I should declare an interest before writing this review. One of the advantages of being a Facebook junkie is that occasionally an ex-colleague will peep out from behind their protective wall and expose their lives to the scrutiny of friends from a deeper past. A few months ago I was returned to my first teaching post and the horrors of that first real world job. The school was Leon School in Bletchley, Milton Keynes, the first post was as a very naive Geography teacher and the newly found old friend was the author of this book. In the photo below Tim sits between us. He was destined to move on, eventually to be Head of a school in Kidderminster. Jane was a history teacher and fellow sixth form tutor. You should know that as a first post Leon School was a great place to look back upon. It was a seriously tough place to start. The locals were hard, the teaching was hard, the pupils challenged in more than academic ways. The staff had a collective support network and amazing things came from the place as a result of serious hard work. My recollection of Jane leans heavily on three events.
The school performance of War of the Worlds in Bletchley Leisure Centre was the first such performance by any school, any orchestra, anywhere, anytime. Among those performing were Jane and Joe. Joe Joseph was a legend of the local community. He had that Lakes Estate respect that was essential to survive a night out in the local sport centres or pubs. He did community stuff with knobs on. Jane and Joe were later to be married and are the subject of the book.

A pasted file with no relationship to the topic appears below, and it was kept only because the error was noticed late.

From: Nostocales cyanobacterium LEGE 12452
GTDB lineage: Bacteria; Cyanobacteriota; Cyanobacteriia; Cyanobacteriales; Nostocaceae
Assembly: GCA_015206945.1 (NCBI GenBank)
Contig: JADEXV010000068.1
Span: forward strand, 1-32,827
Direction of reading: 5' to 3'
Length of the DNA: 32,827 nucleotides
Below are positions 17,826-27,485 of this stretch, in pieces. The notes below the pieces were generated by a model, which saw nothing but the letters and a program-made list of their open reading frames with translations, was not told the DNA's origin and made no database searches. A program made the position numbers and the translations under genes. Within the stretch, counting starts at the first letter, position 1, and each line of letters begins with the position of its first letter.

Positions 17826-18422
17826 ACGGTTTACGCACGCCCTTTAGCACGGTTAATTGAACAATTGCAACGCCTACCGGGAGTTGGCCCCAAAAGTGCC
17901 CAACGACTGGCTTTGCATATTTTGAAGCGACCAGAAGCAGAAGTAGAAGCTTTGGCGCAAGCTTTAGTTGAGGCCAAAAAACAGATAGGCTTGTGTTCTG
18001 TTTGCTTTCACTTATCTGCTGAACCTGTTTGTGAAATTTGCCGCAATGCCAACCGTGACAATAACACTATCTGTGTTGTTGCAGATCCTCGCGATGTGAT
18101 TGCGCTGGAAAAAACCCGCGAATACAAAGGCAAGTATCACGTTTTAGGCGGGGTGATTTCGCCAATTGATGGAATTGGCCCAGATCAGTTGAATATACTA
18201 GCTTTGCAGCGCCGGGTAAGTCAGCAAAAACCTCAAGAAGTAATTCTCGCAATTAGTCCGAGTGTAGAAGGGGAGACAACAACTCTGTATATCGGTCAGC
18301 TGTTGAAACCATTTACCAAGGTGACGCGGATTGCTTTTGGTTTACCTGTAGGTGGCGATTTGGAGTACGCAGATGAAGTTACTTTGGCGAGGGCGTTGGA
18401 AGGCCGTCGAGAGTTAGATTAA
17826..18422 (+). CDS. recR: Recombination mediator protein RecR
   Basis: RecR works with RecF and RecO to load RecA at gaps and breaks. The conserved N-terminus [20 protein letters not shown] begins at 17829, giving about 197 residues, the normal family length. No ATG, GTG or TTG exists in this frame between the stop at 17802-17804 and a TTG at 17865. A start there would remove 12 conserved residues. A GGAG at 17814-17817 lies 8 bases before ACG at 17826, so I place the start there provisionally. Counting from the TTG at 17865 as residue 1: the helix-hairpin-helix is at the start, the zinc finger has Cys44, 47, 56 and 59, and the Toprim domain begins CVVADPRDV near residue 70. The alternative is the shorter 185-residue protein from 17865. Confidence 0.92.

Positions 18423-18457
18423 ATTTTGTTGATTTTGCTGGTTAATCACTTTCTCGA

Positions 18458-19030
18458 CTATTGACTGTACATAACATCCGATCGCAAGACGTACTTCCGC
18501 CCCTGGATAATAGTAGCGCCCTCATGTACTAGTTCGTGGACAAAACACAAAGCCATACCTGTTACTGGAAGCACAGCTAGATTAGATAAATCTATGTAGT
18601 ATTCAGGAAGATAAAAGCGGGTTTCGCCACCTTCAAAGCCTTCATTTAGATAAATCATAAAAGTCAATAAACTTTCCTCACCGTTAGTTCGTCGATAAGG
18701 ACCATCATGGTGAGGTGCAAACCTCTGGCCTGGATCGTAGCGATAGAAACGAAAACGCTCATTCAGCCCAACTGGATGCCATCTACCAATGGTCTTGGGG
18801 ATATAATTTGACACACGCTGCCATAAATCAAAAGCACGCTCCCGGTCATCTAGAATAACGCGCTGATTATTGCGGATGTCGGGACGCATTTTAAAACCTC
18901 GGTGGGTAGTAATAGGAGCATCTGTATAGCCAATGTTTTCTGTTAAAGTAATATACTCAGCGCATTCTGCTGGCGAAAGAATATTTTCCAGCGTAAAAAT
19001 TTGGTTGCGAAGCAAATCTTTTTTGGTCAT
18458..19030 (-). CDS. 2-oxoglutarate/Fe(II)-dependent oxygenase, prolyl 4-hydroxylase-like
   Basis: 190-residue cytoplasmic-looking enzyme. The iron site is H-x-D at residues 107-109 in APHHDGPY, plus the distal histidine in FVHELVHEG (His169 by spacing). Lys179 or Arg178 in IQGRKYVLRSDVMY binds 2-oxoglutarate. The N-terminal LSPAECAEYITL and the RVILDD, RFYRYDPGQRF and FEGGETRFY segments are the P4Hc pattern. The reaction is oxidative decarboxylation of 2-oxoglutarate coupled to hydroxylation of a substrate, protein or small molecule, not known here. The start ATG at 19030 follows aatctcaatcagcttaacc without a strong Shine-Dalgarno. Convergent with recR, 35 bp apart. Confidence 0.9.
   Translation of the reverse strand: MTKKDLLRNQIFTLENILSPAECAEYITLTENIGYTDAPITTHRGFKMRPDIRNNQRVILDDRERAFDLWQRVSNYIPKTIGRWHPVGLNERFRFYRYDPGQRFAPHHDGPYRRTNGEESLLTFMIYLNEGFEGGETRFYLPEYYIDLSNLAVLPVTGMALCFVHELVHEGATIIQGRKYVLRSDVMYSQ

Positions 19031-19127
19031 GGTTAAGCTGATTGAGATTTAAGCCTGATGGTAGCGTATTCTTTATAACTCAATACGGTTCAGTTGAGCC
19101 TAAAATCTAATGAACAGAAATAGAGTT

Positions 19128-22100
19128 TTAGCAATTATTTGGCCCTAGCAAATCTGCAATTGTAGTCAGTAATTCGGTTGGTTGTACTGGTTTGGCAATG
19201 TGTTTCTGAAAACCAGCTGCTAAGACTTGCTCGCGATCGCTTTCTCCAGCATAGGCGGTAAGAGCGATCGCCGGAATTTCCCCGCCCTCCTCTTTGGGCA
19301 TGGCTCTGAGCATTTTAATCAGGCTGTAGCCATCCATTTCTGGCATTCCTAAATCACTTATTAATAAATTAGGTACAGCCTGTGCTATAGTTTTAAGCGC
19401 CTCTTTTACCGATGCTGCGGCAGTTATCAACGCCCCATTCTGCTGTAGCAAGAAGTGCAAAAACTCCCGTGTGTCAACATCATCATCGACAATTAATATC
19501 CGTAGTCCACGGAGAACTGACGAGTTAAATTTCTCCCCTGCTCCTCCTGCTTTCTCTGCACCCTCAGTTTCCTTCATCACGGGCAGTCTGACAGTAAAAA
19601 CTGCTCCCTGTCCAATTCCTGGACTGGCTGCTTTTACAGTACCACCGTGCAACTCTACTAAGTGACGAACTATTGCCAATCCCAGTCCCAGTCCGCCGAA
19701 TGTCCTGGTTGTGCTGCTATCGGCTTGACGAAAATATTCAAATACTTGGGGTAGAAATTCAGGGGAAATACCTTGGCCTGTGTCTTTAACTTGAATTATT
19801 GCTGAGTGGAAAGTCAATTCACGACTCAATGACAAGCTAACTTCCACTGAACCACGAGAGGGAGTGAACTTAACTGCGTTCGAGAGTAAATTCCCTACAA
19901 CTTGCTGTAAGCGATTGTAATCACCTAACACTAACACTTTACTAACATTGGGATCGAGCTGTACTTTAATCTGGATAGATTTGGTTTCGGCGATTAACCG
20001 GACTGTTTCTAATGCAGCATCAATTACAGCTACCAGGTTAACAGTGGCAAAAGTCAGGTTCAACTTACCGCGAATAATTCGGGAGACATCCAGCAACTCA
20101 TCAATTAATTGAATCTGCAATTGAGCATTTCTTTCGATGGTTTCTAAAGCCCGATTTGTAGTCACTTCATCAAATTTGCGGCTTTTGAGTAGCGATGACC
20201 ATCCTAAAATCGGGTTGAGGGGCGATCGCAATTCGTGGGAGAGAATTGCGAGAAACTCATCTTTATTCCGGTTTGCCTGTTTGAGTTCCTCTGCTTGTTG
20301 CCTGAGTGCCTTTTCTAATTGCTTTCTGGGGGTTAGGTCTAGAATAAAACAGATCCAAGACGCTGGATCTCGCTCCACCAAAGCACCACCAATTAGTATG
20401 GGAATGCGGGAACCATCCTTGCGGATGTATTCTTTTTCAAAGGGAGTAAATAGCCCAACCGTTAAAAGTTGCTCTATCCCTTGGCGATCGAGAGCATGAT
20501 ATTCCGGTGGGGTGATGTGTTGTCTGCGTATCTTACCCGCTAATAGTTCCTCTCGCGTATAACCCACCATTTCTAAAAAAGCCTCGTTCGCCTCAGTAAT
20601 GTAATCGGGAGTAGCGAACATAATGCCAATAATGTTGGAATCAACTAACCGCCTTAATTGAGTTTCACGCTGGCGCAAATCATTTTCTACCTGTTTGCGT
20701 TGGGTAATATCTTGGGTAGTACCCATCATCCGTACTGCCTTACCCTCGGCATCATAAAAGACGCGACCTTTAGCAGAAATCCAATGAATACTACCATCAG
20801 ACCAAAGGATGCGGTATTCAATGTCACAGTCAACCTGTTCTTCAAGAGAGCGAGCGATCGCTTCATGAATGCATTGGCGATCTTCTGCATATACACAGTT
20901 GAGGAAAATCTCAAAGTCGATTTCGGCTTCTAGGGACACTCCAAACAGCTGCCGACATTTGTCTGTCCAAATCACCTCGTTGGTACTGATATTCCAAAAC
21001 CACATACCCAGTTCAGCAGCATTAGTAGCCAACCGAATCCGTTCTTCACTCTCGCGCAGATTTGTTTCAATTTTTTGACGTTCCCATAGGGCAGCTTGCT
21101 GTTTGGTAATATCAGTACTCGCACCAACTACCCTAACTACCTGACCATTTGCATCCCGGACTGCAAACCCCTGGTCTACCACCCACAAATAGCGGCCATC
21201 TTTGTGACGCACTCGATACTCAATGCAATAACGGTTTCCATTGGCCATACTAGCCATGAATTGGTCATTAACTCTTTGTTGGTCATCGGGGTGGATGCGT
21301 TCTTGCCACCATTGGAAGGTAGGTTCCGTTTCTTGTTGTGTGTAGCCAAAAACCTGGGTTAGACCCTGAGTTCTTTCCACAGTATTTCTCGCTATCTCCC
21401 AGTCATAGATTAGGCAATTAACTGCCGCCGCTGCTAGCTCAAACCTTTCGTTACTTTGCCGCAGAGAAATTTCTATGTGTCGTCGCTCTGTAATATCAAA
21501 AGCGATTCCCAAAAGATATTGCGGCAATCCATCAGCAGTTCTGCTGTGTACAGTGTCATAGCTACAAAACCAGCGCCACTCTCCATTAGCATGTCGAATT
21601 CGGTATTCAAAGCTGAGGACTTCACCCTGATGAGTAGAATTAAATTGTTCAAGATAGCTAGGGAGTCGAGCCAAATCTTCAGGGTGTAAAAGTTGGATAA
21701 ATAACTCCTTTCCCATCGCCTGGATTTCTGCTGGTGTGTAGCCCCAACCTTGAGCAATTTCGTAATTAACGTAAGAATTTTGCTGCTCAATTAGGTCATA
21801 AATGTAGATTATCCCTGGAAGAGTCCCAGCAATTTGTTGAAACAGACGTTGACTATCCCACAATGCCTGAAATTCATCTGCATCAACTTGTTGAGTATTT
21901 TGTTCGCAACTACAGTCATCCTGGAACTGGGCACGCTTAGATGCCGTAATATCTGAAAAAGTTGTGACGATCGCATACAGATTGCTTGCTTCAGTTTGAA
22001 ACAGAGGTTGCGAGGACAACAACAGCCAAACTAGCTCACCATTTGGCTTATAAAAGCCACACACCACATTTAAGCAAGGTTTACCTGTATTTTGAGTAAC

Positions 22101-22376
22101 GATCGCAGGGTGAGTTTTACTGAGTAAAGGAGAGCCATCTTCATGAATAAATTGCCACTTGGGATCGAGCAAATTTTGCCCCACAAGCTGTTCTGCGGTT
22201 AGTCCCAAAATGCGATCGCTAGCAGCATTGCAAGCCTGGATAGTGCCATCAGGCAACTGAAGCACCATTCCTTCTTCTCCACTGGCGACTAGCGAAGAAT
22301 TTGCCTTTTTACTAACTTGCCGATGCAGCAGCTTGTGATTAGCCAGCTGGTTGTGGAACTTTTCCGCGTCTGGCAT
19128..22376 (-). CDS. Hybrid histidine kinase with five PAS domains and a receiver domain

Jane sang in a pub in Eaglestone. The staff at Leon had a serious social life and when Jane said she had a gig at the Eagle then of course we would be there to listen, support and encourage. I am not totally sure but I sort of recall Joe playing drums and singing with Jane who did a passable Folk singer style job. Imagine a Phoebe from friends who could sing and sang. It was fun and Jane had serious staff cred.
Finally, and the best hint as to her character in this book, I remember vividly the teacher strikes of 1984. I was the N.U.T. union rep at a time when we had prolonged action, being, at times, forced to leave the school at lunchtimes. Jane was a determined teacher with an independence of mind that couldn’t bring her to walk out with us. I couldn’t persuade her and in some way she gained grudging respect for her dedication to the pupils. We had a different agenda with similar commitment to education, but Jane would not budge. It didn’t affect my view of her, she was a colleague and friend. We later moved on to different schools and different roles. I would never have the teaching experience to be as book worthy as that reviewed below.
Leon Sixth Form and staff sometime in the mid-eighties
and in the bottom left are;-
Yours truly, Tim Gulliver and Jane Freeman (Joseph)
The Eldorado Affair: A true story of Pioneers in rural Guyana, South America.
Sapodilla Press I.S.B.N. 978-0-9932409-0-4